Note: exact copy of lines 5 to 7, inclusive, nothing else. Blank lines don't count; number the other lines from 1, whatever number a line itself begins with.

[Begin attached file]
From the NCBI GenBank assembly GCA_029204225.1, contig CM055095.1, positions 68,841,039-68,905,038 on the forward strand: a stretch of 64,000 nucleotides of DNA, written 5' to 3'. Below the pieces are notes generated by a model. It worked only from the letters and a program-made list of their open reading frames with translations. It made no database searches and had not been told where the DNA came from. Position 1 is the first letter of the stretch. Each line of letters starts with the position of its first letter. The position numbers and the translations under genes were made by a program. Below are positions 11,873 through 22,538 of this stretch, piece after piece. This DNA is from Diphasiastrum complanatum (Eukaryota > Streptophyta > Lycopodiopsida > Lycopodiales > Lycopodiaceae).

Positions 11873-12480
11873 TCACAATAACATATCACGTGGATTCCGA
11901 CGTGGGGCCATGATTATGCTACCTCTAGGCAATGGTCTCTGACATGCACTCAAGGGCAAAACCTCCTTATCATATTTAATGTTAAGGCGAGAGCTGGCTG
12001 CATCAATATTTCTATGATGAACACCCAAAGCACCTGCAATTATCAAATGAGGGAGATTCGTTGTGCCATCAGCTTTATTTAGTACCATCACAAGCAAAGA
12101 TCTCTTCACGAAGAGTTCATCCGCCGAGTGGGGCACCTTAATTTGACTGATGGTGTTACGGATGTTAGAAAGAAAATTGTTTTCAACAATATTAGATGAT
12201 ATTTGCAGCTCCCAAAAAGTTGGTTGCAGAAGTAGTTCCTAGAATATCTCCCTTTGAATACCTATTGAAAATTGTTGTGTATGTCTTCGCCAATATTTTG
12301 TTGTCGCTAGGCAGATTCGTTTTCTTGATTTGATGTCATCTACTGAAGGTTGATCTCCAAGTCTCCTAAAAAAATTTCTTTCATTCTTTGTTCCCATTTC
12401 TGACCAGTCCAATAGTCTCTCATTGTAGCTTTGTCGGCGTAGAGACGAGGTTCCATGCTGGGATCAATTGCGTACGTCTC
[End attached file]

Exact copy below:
12001 CATCAATATTTCTATGATGAACACCCAAAGCACCTGCAATTATCAAATGAGGGAGATTCGTTGTGCCATCAGCTTTATTTAGTACCATCACAAGCAAAGA
12101 TCTCTTCACGAAGAGTTCATCCGCCGAGTGGGGCACCTTAATTTGACTGATGGTGTTACGGATGTTAGAAAGAAAATTGTTTTCAACAATATTAGATGAT
12201 ATTTGCAGCTCCCAAAAAGTTGGTTGCAGAAGTAGTTCCTAGAATATCTCCCTTTGAATACCTATTGAAAATTGTTGTGTATGTCTTCGCCAATATTTTG